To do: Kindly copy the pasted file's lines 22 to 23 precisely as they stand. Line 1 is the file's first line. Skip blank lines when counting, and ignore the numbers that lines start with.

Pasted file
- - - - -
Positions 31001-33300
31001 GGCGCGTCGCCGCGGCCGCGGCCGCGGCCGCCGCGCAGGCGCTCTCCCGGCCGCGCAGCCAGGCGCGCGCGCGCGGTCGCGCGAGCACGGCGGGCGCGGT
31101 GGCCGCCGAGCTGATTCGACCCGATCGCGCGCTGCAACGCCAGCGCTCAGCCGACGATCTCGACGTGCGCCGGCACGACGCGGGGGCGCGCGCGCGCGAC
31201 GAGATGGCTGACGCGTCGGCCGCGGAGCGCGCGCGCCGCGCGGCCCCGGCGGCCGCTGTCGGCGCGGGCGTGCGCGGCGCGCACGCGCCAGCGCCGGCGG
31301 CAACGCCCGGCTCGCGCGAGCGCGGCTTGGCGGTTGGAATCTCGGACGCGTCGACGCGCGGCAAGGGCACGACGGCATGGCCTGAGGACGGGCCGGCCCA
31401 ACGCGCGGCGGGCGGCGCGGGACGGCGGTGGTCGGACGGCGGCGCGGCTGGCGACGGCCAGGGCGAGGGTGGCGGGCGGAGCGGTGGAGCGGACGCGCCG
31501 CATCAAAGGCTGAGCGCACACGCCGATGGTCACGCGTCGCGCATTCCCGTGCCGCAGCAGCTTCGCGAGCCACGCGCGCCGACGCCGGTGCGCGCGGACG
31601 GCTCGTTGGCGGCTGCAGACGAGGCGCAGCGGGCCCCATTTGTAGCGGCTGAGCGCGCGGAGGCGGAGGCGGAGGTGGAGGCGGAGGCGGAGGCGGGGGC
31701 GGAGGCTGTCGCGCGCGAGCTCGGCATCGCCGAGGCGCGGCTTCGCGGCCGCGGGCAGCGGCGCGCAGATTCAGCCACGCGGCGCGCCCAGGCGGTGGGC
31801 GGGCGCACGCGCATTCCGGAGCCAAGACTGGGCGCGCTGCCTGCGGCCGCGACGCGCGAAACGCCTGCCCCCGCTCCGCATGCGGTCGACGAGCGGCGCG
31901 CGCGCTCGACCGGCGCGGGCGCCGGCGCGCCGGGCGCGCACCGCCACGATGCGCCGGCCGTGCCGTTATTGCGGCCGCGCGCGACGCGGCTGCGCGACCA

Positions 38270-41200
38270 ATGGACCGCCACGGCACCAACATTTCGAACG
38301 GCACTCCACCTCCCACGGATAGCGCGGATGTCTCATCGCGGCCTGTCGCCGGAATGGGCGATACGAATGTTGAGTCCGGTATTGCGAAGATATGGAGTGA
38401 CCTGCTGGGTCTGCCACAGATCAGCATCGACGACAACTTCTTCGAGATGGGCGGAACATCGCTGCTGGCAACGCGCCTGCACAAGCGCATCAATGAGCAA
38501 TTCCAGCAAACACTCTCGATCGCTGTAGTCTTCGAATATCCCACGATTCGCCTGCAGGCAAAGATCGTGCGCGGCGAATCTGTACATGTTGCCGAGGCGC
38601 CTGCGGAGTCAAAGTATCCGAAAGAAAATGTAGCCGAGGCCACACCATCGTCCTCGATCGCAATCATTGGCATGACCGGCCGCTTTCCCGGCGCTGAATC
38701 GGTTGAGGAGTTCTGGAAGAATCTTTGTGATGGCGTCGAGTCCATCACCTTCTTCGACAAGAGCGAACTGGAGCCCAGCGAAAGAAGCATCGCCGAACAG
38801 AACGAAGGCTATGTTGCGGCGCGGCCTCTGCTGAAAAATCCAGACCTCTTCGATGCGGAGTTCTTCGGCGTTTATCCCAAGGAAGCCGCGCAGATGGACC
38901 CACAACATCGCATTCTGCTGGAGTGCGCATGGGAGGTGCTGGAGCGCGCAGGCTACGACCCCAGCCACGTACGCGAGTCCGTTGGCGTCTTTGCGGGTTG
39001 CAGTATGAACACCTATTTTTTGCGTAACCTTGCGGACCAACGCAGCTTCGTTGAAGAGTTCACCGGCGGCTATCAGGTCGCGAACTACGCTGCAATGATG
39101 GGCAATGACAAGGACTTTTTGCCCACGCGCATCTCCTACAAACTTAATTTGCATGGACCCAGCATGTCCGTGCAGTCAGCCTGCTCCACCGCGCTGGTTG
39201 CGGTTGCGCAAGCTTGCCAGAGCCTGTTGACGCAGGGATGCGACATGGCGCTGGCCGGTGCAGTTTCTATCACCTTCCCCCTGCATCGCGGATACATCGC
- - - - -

39101 GGCAATGACAAGGACTTTTTGCCCACGCGCATCTCCTACAAACTTAATTTGCATGGACCCAGCATGTCCGTGCAGTCAGCCTGCTCCACCGCGCTGGTTG
39201 CGGTTGCGCAAGCTTGCCAGAGCCTGTTGACGCAGGGATGCGACATGGCGCTGGCCGGTGCAGTTTCTATCACCTTCCCCCTGCATCGCGGATACATCGC